I think that may be one of the reasons I've started wearing pants with tunics and under skirts. More and more women I respect are doing it, it looks good on me, and I feel covered up. I don't climb trees much anymore, but I like to be free to do some spontaneous yoga stretches in private. Also, I find I rather like stating in my dress that I am not haredi.
7. When you see someone who observes tzniut differently than you, what are your initial thoughts? How do you deal with them?
Over the years, I have become much less judgemental regarding religious women in slacks (without skirts), not covering their hair, or wearing only a haircovering that is largely symbolic. I think that this is a healthy sign, young religious women who probably would not otherwise cover their hair, doing it as a sign of identifying as a married religious woman. It is offputting to me when women and girls who dress more "to the right" do so in ways that are dowdy. It really bugs me when they wear calf-length skirts and sit so that I can see their half-hose underneath. I was raised to think that showing your half-hose was tacky. ("Half-hose for half-wits,"as my sister used to say.) Why make a fuss about wearing socks under your skirt if you're only going to be tacky about it? Knee socks don't bother me that way. I've seen a lot of ladies with the "shalim" and a few Jewish burkha ladies, and it annoys me. A very attention-getting way of declaring your tzniut.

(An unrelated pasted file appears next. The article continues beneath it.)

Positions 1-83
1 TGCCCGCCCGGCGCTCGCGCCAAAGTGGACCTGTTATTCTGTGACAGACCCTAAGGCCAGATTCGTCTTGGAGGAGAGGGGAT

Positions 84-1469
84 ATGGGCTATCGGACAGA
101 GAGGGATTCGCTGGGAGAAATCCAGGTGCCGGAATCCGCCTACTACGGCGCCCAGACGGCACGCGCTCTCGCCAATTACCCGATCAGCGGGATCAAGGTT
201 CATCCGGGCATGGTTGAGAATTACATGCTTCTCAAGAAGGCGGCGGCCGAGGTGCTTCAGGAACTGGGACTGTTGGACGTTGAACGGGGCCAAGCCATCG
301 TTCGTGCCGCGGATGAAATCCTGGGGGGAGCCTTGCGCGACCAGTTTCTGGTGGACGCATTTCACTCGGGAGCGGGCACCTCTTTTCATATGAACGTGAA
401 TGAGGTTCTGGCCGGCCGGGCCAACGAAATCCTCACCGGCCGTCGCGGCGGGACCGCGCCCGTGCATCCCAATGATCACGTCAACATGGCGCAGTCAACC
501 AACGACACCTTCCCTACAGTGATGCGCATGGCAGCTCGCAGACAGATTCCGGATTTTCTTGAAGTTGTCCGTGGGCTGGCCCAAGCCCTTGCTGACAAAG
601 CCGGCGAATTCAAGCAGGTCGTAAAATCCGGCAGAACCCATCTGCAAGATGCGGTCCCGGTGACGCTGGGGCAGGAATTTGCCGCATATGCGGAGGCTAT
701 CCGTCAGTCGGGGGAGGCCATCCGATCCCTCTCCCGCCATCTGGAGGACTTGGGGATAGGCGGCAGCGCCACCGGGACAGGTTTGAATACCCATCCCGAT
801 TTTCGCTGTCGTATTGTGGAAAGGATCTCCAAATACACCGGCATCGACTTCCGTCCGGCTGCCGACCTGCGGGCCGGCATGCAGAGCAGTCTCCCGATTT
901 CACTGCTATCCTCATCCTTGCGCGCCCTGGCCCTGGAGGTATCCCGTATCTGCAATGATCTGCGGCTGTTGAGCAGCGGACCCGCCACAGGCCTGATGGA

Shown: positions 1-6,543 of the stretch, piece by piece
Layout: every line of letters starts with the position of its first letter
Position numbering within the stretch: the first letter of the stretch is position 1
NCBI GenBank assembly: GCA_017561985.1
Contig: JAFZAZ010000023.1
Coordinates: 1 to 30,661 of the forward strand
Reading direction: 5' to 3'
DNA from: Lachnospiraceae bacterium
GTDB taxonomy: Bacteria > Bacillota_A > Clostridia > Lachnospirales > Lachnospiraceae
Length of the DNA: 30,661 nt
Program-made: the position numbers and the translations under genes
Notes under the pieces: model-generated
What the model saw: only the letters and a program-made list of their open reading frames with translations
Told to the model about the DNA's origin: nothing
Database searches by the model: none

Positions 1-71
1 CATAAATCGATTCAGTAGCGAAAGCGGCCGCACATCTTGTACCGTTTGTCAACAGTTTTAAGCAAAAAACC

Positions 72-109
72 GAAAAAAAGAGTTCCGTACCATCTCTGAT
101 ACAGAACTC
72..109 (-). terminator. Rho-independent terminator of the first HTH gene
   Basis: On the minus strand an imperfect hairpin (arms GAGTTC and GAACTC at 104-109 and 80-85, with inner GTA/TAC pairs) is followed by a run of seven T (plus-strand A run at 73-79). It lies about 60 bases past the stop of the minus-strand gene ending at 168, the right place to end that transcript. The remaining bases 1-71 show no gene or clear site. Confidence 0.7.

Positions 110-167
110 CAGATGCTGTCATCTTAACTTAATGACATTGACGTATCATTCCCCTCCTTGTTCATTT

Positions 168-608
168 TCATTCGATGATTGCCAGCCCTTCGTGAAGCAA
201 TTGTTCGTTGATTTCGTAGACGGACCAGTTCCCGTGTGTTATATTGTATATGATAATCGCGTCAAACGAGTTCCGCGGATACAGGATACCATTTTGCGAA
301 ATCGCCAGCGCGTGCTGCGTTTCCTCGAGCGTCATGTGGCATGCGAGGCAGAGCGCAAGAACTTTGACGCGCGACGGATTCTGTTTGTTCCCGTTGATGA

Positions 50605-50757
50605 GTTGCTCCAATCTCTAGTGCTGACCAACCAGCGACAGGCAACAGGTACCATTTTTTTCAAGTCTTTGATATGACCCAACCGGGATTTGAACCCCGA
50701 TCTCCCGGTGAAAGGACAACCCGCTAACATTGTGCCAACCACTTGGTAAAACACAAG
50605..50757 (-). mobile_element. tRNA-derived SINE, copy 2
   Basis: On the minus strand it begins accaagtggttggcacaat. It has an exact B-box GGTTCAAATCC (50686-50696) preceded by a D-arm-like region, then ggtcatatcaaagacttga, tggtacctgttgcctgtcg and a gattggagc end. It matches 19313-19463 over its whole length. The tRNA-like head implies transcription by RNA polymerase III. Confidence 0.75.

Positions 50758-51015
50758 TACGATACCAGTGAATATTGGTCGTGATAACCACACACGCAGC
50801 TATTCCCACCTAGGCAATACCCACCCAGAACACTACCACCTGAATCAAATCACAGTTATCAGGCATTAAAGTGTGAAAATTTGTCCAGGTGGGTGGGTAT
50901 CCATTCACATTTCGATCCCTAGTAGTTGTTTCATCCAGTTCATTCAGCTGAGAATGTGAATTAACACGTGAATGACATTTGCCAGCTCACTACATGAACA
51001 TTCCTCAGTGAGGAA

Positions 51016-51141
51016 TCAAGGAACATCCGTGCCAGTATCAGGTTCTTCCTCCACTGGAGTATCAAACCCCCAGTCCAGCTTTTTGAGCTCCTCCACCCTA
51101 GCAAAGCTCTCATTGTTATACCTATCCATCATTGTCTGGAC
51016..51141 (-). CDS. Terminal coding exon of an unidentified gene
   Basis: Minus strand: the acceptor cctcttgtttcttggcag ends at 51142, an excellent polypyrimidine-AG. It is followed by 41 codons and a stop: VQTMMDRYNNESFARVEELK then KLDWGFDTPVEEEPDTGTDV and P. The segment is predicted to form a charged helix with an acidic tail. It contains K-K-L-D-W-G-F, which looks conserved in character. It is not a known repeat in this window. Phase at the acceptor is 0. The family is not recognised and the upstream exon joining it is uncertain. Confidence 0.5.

8. I say modesty or tzniut … what does that mean to you?
Not drawing attention by being flashy or too declarative. Not dressing to offend or to be a public spectacle. Keeping my body private.
9. Anything else you’d like to add about your choices, experiences, and more!
I started coloring my graying hair because I met several hijab-wearing Moslem ladies who kept their hair stylishly cut, with highlights. There seemed to be something seriously wrong with looking gray and shaggy for my husband and family, but well-groomed for everybody else. I have also been asked by Moslem women how exactly I tied my scarves.